In an article describing the way leadership vacancies are filled within the LDS Church, a recent issue of Church News explained,
“On the Mount of Transfiguration in the incident recounted in Matthew 17:1-11, Peter, James and John received those keys, defined as “the rights of presidency, or the power given to man by God to direct, control and govern God’s priesthood on earth” (‘Keys of the Priesthood’ in Guide to the Scriptures). Thus ordained, Peter, James and John filled the role that the First Presidency does today in directing the affairs of Christ’s Church on earth following His death.
“In this, the latter-day dispensation, the three apostles came to earth as resurrected beings and conferred the keys of the kingdom upon the Prophet Joseph Smith, thus restoring priesthood authority to the earth (see Doctrine and Covenants 27:12-13). The organization of the Church soon followed, on April 6, 1830” (Church News, October 6, 2007, pages 8-9).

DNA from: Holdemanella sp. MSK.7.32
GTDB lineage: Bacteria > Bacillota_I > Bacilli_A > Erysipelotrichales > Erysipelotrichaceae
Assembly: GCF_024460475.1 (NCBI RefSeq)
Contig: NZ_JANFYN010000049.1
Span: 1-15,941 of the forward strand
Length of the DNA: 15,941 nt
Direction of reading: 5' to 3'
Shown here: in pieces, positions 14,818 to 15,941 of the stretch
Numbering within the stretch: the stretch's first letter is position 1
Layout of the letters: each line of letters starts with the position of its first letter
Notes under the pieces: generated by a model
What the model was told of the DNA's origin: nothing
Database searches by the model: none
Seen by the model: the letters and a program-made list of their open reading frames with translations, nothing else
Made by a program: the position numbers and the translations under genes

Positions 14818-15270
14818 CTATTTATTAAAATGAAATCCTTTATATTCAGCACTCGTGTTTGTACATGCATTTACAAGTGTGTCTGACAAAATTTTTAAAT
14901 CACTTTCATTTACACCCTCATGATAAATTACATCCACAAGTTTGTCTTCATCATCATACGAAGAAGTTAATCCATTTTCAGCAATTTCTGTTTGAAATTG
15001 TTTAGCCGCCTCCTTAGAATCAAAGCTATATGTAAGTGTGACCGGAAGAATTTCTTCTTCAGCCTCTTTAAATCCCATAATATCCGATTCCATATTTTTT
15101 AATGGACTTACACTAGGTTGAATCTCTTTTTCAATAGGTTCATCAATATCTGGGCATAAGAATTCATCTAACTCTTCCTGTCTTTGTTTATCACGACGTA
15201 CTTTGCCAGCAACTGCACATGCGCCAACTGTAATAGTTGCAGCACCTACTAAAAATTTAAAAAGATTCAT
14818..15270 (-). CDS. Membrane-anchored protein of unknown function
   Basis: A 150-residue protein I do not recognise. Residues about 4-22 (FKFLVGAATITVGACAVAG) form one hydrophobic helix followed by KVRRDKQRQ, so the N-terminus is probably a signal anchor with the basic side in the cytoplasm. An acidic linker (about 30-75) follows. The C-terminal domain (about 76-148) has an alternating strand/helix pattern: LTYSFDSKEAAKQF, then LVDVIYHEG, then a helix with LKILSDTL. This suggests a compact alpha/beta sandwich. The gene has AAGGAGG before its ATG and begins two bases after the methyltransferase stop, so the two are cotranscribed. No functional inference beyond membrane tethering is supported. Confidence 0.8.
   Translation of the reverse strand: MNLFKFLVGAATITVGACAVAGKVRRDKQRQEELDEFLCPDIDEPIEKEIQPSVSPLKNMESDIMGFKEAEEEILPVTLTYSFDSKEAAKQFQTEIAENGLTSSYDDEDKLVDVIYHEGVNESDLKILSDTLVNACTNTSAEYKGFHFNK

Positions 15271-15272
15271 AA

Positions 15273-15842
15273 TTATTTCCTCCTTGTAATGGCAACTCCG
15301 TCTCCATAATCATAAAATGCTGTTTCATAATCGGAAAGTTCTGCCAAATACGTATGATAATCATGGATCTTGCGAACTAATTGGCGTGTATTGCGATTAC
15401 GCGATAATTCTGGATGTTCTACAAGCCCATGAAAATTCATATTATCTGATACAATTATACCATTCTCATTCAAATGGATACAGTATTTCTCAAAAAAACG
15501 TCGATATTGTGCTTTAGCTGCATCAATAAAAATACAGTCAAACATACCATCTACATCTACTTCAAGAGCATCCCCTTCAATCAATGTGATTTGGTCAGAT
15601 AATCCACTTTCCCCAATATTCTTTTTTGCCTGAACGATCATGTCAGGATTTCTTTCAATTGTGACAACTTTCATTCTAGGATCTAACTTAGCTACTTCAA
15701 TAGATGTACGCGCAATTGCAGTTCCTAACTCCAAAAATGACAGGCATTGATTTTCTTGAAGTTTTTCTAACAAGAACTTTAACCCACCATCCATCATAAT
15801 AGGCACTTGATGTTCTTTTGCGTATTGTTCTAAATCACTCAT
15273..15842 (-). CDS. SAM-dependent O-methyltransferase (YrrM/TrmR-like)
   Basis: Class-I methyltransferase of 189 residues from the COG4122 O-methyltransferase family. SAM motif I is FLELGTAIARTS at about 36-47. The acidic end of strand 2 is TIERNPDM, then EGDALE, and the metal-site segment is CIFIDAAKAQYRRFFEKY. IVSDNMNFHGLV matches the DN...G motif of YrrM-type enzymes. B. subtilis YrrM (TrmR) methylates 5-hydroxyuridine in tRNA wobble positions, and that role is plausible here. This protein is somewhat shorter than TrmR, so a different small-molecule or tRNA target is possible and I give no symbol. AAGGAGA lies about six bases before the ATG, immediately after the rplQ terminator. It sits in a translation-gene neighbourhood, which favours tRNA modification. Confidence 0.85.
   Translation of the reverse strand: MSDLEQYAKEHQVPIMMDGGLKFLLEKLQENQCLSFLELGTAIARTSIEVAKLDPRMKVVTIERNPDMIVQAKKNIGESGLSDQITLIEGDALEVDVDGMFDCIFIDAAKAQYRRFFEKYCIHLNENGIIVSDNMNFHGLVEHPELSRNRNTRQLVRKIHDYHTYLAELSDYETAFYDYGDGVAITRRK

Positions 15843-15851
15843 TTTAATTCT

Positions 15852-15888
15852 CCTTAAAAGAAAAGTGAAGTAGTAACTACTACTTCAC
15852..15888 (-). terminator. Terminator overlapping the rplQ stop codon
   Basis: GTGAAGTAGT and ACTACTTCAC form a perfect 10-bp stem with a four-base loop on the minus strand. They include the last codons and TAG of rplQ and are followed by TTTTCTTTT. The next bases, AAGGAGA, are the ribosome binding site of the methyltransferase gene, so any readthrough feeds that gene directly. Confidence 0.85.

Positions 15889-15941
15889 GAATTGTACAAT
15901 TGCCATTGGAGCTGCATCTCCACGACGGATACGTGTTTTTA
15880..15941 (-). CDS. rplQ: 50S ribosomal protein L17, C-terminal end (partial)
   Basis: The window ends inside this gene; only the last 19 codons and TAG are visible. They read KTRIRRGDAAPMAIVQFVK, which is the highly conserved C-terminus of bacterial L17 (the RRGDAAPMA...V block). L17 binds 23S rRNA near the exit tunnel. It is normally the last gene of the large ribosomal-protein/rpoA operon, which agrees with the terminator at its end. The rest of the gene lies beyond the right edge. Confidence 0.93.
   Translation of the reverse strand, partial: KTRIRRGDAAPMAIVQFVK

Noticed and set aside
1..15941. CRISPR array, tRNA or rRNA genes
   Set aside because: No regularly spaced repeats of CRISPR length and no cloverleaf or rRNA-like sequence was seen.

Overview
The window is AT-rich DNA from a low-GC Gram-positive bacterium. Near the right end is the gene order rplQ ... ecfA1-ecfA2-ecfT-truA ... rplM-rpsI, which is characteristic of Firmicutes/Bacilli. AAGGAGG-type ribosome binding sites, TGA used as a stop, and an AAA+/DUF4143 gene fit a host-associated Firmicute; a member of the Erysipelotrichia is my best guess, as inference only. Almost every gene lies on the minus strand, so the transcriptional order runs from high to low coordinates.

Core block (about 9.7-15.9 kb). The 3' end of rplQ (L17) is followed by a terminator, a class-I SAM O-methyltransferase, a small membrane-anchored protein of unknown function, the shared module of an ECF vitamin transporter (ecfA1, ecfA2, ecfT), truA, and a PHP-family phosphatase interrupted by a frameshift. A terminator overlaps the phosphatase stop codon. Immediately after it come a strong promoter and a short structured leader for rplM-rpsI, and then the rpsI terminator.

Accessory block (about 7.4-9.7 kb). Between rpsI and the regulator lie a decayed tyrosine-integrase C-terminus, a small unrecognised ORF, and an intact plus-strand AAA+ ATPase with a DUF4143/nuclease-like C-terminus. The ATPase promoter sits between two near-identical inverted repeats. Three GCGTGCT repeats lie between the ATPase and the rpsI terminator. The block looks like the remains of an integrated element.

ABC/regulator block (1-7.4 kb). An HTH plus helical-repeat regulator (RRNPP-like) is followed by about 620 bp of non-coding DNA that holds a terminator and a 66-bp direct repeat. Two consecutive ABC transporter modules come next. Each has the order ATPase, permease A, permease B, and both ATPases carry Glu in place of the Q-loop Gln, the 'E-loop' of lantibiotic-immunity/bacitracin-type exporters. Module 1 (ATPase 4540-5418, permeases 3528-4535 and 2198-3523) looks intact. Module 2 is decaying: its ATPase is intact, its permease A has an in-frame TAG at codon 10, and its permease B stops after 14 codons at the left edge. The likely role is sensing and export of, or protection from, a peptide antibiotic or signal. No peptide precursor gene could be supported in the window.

According to the Doctrine and Covenants Student Manual Religion 324-325,
“The future of the Apostle John, sometimes called the Beloved or the Revelator, is a mystery to the Christian world. Confusion comes because of the statement in John 21:20-23…
“From this statement questions naturally arise: Did John die? If not, what is his status? If he did, why did Jesus make the statement? The issue has been debated for centuries among the various Christian sects…
“Joseph Smith and Oliver Cowdery finally solved the issue through an appeal to the Lord…
“The result of their inquiry is given in the heading of [Doctrine and Covenants] section 7” (page 17).
According to Doctrine and Covenants section 7, John never died. So I was surprised to see him described as “a resurrected being” in an official LDS Church publication.
If John never died, he could not now be a resurrected being, could he? Does the designation of John as a resurrected being signal a change in LDS doctrine?
Apparently the mystery continues into these latter days.